Sonim XP3300 hard not to be impressed by a phone you can sink in 6.5 feet of water for half an hour without it drowning, drop into antifreeze, and break out of ablock of fastidious without it sustaining destruction. This is just so the rough-and-dive roughness that spurs harsh-phone maker Sonim Technologies along in its quest to furnish construction staff and others in outdoorsy occupations with cell phones well-built enough to survive a range of environmental hazards. Its latest try, the SonimXP3300 Force, has the same air force specifications for powering through shock, dust, greatest temperatures, difficulty, oil spills, and so on as the previous build, the Sonim XP1300 Core. Even if construction on the two handsets looks like peas in a pod, the Force is more high-class, with a few bonus apps, a camera, and helped GPS with turn-by-turn steering. The lack of facial appearance is a protest we had about the Core, and it’s elevating that Sonim listened.
While the phone’s bulk, heft, grip, and roughness show “harsh” is the name of the game, we did deal with to crack the Brute Glass cover. We don’t hold this against Sonim, not too much, anyway. The company promised austerity, not indestructibility, and we were consciously chucking the handset at a fastidious surface (read the Roughness part for more). It’s just a excellent thing the phone comes with a three-year warranty.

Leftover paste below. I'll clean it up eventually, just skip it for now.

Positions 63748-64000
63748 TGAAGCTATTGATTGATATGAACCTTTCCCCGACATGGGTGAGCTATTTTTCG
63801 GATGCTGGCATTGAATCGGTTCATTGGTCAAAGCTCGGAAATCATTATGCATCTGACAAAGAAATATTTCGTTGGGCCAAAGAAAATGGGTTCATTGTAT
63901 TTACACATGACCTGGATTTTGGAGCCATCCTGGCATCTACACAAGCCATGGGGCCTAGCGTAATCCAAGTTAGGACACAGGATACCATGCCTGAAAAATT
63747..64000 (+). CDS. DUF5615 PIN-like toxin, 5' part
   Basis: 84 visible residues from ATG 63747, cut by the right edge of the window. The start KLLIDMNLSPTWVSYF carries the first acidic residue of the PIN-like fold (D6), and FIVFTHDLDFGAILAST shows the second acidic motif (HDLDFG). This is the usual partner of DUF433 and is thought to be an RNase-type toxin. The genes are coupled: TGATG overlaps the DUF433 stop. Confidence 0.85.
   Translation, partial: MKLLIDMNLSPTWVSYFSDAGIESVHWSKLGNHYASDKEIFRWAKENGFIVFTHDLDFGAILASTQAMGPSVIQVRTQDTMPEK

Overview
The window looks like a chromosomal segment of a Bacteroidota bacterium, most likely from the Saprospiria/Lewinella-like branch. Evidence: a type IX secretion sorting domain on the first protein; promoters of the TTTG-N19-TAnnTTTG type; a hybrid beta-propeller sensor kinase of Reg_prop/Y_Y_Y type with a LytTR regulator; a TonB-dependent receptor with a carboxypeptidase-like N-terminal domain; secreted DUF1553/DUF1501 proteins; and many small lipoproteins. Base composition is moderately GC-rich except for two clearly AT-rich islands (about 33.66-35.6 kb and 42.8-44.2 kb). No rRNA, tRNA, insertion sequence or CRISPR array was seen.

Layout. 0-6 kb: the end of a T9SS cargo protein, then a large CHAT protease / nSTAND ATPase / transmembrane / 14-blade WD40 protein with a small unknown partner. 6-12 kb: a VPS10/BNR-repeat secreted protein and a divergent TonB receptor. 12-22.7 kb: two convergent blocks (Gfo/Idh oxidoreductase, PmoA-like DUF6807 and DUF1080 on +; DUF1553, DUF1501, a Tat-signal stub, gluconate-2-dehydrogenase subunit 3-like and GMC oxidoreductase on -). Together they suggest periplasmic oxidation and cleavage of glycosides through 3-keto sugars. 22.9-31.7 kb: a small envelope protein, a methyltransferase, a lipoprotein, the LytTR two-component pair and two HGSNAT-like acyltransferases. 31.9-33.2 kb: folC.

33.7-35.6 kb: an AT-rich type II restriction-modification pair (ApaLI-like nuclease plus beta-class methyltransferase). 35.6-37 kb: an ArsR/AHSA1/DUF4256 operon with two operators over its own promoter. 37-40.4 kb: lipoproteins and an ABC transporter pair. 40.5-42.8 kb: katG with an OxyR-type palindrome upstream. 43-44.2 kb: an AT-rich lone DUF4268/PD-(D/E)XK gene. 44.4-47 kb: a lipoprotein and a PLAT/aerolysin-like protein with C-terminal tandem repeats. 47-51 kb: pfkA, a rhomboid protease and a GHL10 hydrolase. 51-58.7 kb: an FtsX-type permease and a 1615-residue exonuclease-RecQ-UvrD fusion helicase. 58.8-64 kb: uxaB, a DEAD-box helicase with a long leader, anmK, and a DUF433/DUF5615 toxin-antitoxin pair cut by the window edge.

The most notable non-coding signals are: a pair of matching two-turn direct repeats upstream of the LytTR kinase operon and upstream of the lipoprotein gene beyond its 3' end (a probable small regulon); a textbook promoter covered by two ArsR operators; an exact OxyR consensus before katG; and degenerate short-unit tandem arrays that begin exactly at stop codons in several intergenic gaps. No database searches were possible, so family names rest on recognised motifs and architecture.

You’ll have to pay a pretty penny for all that safeguard. The Force costs $499 without a contract and will be available in the third week of March through Sonim’s Web site and through its distributor, Feature One.
If the Force were a comic book reputation, it would be the Incredible Hulk, assuming that the Hulk was part fiberglass and not so green. The Force comes in two sign–all black, and black with golden-haired accents. Both versions stand 5 inches tall by 2.4 inches wide by 1 inch thick and weigh a muscular 6.5 ounces.
The Sonim XP3300 Force has more advanced facial appearance than its predecessor, the XP1300 Core. Read more